by Nuno Menezes
A new law approved on August 1 now allows companies in Delaware to keep their list of shareholders on a blockchain. Since Delaware is where more than two-thirds of Fortune 500 companies are incorporated, this move demonstrates the growing interest from governments and businesses in this new technology.
According to Symbiont, a New York–based company developing blockchain technology, a network of law firms and registered agents is already building tools to help businesses store their records on Delaware’s blockchain. If successful, the tools developed on top of the blockchain will provide an efficient new way for companies to undertake anything from proxy votes to share splits.
Companies can benefit a lot from the advantages this new technology has to offer. It can efficiently cut costs which can go from saving millions of dollars each year in record keeping and transaction costs, as well as faster due diligence procedures and auditing.
Delaware is also looking to implement a system designed to allow companies to migrate everything from file incorporation documents to register shares via a blockchain. At this stage, they can start developing their own blockchain, or they can adopt one of the most well-known blockchain projects such as Ethereum. With this, they hope to encourage companies that still use the old Excel spreadsheets and SQL databases as a way to keep track of shareholders to replace them by a blockchain database.
The move might be the beginning of a revolution in corporate record keeping. Firms will also be able to use the cryptographic features built into the blockchain to provide regulators or investors with secure temporary access to confidential documents on a case-by-case basis.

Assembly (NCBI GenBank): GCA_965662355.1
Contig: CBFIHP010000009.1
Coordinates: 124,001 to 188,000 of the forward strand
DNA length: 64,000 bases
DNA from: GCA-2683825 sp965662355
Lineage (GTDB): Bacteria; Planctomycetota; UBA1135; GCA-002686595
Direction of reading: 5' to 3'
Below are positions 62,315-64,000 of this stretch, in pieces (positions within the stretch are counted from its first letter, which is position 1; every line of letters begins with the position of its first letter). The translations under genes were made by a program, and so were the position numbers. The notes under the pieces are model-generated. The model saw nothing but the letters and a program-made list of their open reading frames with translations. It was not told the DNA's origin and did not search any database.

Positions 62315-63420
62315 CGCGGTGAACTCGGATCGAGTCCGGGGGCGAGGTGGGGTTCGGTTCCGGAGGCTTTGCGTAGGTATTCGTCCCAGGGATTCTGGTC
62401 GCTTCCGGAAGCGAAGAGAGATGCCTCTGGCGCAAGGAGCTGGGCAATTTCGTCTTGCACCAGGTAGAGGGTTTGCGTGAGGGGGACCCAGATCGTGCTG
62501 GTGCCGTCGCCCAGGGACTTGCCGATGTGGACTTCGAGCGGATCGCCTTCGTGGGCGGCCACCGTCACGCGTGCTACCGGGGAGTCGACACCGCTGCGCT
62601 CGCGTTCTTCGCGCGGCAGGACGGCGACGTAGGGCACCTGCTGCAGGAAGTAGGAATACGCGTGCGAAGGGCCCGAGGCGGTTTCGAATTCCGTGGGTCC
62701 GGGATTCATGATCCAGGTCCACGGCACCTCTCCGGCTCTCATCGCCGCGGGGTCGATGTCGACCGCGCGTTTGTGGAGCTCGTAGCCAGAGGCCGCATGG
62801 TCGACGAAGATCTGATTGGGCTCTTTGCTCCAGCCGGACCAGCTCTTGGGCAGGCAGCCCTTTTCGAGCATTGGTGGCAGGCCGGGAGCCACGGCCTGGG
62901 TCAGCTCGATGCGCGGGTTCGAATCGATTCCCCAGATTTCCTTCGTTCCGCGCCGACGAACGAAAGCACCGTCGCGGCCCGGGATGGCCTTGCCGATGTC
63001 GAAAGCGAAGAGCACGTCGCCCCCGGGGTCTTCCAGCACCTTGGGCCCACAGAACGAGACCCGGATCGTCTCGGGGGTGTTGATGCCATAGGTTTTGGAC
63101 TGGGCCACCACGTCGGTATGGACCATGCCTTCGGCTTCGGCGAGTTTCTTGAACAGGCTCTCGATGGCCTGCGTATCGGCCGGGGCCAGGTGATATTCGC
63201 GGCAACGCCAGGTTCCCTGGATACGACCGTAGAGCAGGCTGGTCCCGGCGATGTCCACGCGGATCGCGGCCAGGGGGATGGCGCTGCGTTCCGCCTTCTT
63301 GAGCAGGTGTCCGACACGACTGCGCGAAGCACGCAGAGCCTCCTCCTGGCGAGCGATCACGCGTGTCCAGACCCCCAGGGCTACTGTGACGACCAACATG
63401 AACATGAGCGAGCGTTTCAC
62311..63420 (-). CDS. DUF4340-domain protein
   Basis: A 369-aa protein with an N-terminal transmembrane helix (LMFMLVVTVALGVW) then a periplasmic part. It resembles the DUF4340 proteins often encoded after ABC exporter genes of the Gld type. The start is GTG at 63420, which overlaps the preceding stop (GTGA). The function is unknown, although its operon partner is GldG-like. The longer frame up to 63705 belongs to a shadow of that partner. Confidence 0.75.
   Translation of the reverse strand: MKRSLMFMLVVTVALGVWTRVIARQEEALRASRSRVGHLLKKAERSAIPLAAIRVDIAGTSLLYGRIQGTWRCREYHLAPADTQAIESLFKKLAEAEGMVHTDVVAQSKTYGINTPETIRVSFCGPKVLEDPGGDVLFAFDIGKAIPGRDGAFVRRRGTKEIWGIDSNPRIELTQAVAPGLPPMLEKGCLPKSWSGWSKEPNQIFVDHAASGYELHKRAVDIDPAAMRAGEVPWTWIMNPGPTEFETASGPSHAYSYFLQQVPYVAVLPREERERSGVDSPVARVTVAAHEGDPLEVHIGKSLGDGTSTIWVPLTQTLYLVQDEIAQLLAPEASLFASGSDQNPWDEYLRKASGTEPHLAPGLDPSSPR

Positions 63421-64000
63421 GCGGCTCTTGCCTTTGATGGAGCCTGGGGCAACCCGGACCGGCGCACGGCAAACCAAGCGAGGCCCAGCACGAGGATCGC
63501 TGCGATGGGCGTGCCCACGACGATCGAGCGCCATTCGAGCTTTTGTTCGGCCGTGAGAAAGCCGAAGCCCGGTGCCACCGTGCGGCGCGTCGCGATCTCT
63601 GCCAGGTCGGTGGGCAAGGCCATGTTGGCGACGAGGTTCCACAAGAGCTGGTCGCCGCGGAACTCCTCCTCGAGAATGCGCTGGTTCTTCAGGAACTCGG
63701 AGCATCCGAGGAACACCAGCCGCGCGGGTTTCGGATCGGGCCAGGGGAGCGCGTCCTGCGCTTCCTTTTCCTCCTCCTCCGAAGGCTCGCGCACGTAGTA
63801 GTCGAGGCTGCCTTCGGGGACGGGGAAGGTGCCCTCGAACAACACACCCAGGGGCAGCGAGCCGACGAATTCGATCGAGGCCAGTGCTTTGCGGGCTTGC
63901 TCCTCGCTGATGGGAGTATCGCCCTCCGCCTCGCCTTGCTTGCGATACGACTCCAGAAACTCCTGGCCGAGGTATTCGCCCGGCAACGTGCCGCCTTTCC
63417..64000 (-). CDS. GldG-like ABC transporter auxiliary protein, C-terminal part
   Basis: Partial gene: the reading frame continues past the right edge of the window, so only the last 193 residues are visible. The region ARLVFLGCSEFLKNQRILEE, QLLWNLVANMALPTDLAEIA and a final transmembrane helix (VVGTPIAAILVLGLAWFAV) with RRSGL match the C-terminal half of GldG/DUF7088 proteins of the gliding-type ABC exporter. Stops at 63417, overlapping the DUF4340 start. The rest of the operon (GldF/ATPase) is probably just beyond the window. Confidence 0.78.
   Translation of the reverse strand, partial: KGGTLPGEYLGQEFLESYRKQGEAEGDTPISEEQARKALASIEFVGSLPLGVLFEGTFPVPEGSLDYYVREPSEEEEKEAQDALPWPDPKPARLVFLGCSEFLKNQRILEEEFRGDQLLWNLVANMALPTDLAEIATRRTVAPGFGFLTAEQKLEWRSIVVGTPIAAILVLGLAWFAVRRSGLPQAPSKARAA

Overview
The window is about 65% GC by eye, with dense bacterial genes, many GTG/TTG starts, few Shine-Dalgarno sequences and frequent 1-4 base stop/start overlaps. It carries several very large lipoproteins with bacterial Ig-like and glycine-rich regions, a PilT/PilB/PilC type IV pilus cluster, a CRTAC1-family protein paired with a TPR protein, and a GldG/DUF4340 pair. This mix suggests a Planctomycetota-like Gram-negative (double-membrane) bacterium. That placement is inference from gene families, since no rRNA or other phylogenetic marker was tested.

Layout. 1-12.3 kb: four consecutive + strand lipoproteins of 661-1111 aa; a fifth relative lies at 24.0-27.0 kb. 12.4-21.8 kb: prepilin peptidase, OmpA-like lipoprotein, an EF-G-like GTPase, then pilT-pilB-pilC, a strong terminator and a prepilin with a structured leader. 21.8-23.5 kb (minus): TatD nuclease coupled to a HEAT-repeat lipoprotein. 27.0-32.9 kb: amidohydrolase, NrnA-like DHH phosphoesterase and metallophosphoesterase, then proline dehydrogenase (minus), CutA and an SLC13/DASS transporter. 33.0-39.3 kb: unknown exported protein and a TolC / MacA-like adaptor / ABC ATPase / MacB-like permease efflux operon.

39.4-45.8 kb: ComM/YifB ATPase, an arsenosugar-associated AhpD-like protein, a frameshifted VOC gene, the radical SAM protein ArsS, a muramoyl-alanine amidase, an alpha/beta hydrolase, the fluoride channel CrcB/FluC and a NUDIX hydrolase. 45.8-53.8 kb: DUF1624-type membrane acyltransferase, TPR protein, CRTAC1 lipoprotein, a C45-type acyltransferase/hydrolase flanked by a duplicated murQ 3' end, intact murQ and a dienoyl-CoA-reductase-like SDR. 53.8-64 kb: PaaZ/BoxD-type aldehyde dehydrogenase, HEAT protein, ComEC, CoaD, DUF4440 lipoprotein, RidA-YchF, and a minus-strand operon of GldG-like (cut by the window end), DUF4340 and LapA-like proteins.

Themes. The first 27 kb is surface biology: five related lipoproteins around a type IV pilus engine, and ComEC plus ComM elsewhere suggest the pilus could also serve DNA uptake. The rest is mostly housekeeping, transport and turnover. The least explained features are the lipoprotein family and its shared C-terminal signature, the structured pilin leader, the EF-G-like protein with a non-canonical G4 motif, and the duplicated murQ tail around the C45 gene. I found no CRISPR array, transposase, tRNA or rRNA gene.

Driven by the current, the venture capital arm of retailer Overstock.com already announced it would move records to Delaware’s blockchain service. Many other companies may follow suit.
While Delaware’s project seems to have big ambitions, previous cases did not go so well. Vermont, for instance, announced back in 2015 that it would put its property records on a blockchain. One year later, the project was halted because it was simply too costly. Mark Smith, CEO at Symbiont, claims Delaware will be different because it is using his product to create and implement the blockchain.
The Delaware project aims to offer blockchain technology as the next generation record keeping alternative for corporate records that is 100 percent tamper proof. The project is already being developed, and a state official already said these changes would take place in the near future. Andrea Tinianow, “the blockchain czarina,” says these changes are set to take place in 2018.
Smith revealed the access to the records would be available via a website and all the new blockchain stuff will be tucked into the back end, so there will be little in the way of a learning curve for ordinary people.
Blockchain technology is conquering the corporate world. The technology is increasingly being used and slowly gaining new grounds while new opportunities are set to be out in the open.